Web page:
Scare stories of hooliganism, racism, and homophobia dominated coverage which seemed more interested in confirming its own stereotypes than uncovering the complexities of a nation. The vast majority of the locals and fans meeting in Russia couldn't care less about the politics.
How about this headline from The Times newspaper in Britain after Russia's opening 5-0 win over Saudi Arabia? "Russia get party started with goal feast for Vladimir Putin." To me it seems extremely cynical to suggest the team did it for Putin; they did it for the excited kids who came out of Moscow's Luzhniki Stadium afterwards with big smiles on their faces. They did it for the Russians that love football. That is a headline written by someone who can't get out of the way of their own preconceptions.
Wander through central Moscow now and no one has politics on their mind; instead you see different cultures eager to meet. The South Americans have bought their 'A' game, and I'm talking about the fans, not the teams. There are so many Peruvians dancing and drinking their way around the capital, it is tempting to check whether there is anyone left over in Lima. Their team hasn't been to a World Cup since 1982, so they're not about to let this chance go by. The Aeroflot flight from London to Moscow appeared to be made up of me, a sheepish looking Mexican, and hundreds of Peruvians.
The sky blue and white stripes of Argentina are giving the Peruvians a run for their money in the early days of the tournament in Moscow. On Friday, hundreds of them set up camp on the fringes of Red Square, and beneath the watchful eye of the statue of General Zhukov sitting astride his horse, sang their hearts out. On the day, the catchy Latin beat from Buenos Aires was the biggest draw at Russia's main tourist attraction.
Russians just can't get enough of it, because they have no interest in the negativity they hear about themselves from the dominant foreign media, and can't wait to welcome people from other cultures who come with an open mind. You won't go far in the capital without seeing Russian babushkas practicing their salsa with smiling, loose hipped, swarthy strangers, and middle-aged men embracing in the spirit of friendship. They can't speak each other's language, so communicate with hugs while bellowing the names of each other's country at one another.
The only angry local I have encountered so far was a Russian taxi driver who became slightly annoyed that I didn't want any of the mints and chocolates he had placed in the car especially for foreign guests, and then got angry that his new translation app kept telling me that taxis in Moscow are more expensive than Russian tea. I'll never find out what he actually wanted to say.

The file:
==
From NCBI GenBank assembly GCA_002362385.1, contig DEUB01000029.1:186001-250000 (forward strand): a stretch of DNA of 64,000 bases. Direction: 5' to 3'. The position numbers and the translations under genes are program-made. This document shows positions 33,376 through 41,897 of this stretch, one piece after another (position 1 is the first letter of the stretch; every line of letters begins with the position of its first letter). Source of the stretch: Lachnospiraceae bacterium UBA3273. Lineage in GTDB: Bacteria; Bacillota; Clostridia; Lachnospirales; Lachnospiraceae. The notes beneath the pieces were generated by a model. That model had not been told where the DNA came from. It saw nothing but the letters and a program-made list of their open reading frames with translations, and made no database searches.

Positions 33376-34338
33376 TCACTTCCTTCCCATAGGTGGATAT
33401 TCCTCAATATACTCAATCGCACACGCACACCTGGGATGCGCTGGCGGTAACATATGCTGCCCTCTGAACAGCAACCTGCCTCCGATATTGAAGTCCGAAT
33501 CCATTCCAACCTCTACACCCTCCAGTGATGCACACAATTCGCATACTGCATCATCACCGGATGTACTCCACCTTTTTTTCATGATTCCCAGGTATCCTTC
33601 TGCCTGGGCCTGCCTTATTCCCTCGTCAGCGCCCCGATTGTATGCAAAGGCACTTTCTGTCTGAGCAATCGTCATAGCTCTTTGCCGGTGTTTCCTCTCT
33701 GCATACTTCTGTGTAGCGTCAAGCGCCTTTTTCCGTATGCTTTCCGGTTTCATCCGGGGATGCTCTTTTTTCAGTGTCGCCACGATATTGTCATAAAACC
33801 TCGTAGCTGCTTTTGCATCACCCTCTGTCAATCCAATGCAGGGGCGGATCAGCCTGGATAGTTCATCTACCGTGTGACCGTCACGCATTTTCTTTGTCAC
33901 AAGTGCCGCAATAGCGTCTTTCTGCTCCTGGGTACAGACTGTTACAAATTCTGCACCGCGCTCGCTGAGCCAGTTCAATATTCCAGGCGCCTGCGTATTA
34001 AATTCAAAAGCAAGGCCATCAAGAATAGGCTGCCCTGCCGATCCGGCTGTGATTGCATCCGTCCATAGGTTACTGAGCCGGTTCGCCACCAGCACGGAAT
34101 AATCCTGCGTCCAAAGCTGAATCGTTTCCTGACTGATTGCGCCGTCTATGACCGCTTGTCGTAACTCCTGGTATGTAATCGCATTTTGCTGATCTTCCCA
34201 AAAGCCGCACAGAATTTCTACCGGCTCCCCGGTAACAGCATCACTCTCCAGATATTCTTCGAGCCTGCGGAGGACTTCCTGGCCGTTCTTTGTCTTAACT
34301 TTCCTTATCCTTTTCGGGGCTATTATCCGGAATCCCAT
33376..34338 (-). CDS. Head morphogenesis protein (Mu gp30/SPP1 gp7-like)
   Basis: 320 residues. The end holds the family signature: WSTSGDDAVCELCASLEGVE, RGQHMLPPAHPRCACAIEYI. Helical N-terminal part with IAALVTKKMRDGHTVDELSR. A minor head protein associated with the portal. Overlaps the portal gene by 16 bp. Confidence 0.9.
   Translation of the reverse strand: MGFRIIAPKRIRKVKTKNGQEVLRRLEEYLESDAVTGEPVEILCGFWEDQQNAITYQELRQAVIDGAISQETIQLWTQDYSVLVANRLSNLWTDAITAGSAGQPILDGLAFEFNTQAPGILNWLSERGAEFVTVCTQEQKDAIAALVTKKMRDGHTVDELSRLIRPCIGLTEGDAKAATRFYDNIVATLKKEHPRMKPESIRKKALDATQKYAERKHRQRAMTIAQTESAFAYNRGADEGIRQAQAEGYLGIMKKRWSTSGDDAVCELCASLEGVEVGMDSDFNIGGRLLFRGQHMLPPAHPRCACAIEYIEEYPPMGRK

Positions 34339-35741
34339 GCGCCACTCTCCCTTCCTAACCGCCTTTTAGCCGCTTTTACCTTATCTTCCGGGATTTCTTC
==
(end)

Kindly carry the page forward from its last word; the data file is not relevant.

Iceland fans have flocked to Moscow for their opening game against Argentina like happy Viking hordes, clearly ignoring their government, which is officially boycotting the tournament. With so many Icelanders coming to watch their team, it makes you wonder what point the government was trying to make.
What politics have we seen creeping in so far? Well, we had British gay rights activists Peter Tatchell arrested in Moscow for his one-man protest outside Red Square. It's not the first and probably not the last time he's been arrested in Russia, and it's always noticeable how few Russian activists stand alongside him. They would probably prefer to fight their fight their own way.
I asked a half-Russian half-Egyptian barber called Adam (yep, that was his name) about the politics of the game when the two nations meet in St. Petersburg on Tuesday. He said he couldn't care less about that, and told me how Egypt's star player Mohamed Salah should be used in a central role for the last half hour of the game. It was me, the Englishman, who had brought up politics. Adam wasn't interested and just wanted to talk about tactics.
In all of those scare stories of Russian hooligans you see in the English-speaking mainstream media, no one made the point that is now obvious to see. While no one denies there are a few idiots who enjoy trouble, in Russia, their number is insignificant when compared to the vast number of people who want to enjoy the festival, and make sure no one ruins it.
By Simon Rite, RT in Moscow
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